The second thing is to make sure that the mask is comfortable for the child. Many of the masks have ear loops, but there are also other designs that include head straps that are elastic, kind of like wearing a pair of swim goggles. Some masks come with mask extenders that can reduce the pressure on children’s ears and also sometimes having a nose piece to hold the mask away from the face a little bit so that children might feel more comfortable during exercise.
Q. Practice makes perfect. Does it make sense to practice wearing a face mask?
A. Yes. Another area is to really think about how to set up a child for success before they actually need to wear the mask.
And so, just as with any new behavior, we want to practice in a time when we don’t feel anxious and we don’t feel pressure. The same thing holds true for being able to wear a mask when children do return to school or return to activities with peers.
In order to do this, it’s helpful to provide an explanation for wearing the mask in language that is developmentally appropriate for that child. An explanation should be positive and supportive rather than using fear as a strategy to motivate the child.
So, for example, a parent might say, “We’re wearing a mask to keep ourselves and other people safe.” Or they could say something like, “We are wearing a mask to prevent the virus from going from one person to another,” so that it just helps them to understand the importance or why they’re doing it. It provides a rationale for wearing the mask.
Q. Are there expectations parents should lay out to their children?
A. Yes. Parents should really just make sure to provide clear rules and expectations for what appropriate mask-wearing would look like. So, it might be something like, “Make sure you keep your mask on over your nose and try not to touch your mouth with your hands.”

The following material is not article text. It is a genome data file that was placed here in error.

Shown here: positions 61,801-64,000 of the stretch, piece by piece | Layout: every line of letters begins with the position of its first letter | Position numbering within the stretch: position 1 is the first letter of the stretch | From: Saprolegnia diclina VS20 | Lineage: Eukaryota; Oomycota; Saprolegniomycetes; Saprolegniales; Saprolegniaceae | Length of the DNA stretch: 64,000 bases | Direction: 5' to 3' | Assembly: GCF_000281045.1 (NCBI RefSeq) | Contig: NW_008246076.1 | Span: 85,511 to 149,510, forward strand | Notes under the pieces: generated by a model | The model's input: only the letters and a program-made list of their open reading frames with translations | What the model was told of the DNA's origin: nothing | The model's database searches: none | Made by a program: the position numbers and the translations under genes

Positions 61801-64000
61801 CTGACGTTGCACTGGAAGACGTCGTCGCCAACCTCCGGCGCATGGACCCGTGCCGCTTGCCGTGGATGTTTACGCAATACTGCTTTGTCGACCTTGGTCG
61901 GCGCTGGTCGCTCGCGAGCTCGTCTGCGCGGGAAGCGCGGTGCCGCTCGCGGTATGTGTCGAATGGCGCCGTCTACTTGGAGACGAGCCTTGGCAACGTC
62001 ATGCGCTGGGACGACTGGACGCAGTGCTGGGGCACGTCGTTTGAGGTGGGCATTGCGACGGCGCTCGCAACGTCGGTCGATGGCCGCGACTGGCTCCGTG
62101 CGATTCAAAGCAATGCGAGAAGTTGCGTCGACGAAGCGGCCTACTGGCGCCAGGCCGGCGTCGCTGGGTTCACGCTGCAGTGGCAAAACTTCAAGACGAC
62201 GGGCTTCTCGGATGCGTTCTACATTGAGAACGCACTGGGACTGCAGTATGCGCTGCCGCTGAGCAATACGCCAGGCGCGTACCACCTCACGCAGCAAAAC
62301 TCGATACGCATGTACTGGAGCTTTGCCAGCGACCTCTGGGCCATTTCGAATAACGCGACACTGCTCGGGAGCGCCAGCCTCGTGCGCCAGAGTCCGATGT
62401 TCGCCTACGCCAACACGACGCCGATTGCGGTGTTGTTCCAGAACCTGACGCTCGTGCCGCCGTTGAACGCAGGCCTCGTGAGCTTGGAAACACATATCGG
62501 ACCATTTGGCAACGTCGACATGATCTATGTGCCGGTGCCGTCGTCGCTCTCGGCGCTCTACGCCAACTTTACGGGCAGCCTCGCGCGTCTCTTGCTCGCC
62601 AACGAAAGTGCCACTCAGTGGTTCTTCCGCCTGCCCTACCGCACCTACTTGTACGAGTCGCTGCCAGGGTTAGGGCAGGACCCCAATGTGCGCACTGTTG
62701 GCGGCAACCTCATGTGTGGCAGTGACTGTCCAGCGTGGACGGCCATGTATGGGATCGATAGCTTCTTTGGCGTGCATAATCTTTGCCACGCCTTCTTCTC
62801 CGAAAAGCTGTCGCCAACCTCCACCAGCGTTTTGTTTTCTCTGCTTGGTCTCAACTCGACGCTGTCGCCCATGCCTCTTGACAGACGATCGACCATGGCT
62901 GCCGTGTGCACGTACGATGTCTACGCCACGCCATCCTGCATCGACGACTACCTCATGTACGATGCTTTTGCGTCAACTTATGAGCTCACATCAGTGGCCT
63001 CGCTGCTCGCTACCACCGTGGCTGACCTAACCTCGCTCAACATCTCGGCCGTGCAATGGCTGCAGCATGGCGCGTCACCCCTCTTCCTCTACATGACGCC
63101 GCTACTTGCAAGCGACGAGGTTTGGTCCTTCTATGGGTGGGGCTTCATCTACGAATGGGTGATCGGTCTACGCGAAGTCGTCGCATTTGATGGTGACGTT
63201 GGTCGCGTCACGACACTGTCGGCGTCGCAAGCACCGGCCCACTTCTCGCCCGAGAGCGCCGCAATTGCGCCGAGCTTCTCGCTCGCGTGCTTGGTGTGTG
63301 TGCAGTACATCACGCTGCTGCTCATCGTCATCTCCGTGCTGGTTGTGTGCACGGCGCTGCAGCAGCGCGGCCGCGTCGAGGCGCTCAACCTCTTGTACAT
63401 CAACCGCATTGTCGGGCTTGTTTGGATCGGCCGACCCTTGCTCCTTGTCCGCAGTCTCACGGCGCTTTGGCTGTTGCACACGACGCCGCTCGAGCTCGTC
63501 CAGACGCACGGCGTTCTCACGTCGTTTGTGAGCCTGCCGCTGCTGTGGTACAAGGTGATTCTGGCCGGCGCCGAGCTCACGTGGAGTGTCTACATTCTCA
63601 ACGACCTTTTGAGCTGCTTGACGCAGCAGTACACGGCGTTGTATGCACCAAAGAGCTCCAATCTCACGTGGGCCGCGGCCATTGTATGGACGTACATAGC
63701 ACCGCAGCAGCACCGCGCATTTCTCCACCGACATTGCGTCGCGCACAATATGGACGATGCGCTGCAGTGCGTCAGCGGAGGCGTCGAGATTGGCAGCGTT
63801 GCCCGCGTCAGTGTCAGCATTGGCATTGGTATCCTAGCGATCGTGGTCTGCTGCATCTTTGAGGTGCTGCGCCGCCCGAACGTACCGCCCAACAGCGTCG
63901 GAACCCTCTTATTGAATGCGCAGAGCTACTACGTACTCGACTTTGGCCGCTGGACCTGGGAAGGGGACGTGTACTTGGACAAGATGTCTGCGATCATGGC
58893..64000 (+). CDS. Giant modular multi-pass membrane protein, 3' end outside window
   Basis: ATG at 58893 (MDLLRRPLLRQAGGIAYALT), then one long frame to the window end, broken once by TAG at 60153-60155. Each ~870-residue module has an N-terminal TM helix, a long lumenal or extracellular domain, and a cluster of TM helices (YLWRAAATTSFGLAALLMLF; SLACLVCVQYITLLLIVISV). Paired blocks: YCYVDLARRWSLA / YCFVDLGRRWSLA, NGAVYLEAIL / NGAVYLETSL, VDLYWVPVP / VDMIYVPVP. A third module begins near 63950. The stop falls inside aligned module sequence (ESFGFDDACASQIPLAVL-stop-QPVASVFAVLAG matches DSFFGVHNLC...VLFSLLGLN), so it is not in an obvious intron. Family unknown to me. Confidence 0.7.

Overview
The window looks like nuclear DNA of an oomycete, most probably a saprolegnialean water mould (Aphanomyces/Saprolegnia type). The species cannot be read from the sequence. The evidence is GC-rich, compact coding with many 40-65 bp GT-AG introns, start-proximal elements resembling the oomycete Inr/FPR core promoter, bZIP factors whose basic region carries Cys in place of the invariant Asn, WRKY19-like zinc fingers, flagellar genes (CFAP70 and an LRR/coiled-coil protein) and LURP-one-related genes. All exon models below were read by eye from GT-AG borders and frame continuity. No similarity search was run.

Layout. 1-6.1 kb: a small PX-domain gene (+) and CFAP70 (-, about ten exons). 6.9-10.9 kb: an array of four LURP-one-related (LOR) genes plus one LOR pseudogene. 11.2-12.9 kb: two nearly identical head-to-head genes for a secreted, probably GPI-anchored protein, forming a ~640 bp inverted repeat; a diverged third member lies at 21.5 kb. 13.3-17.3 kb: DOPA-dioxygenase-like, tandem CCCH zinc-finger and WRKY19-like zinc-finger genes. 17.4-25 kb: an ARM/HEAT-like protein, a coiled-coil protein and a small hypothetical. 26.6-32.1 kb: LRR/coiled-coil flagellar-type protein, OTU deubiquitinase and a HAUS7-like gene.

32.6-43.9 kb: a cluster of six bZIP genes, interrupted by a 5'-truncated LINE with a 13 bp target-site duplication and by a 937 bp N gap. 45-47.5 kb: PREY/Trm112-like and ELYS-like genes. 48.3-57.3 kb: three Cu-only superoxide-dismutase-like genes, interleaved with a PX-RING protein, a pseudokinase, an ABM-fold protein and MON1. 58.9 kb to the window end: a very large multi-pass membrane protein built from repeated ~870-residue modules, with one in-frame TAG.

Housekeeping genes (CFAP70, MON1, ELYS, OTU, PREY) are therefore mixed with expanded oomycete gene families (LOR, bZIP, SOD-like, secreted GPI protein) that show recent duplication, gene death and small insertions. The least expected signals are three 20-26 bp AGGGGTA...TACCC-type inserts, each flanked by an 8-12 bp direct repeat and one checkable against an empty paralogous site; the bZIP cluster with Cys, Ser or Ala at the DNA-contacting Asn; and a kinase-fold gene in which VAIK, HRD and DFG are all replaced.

Related to setting up children for success is the idea of letting children warm up to the idea of wearing a mask. This can involve modeling for children. So, if adults or caregivers or loved ones are wearing masks, they go outside, they wear a mask and they just start wearing it around the house at normal times, it starts to normalize wearing a mask in a non-threatening environment.
And the other thing parents can do is to allow children to play with masks, like with dolls or favorite stuffed animals, so that they have the opportunity to model good mask-wearing with those favorite toys.
Q. Wearing a mask for an extended period of time can be really uncomfortable. Where does being honest about this fit in with helping a child get over their anxiety?
A. It’s OK to say, “Oh, I hate wearing that mask all day,” or, “This mask is really uncomfortable.” But it’s important for parents to then to model the appropriate coping skills by maybe saying, “This mask is really uncomfortable, but I know that I need to wear it and I’m so glad that I was able to go out with my friends.”
This acknowledges their feelings, that it’s not the most comfortable thing or it’s difficult to read the social cues of other classmates and of friends. Allowing children to express those feelings is helpful.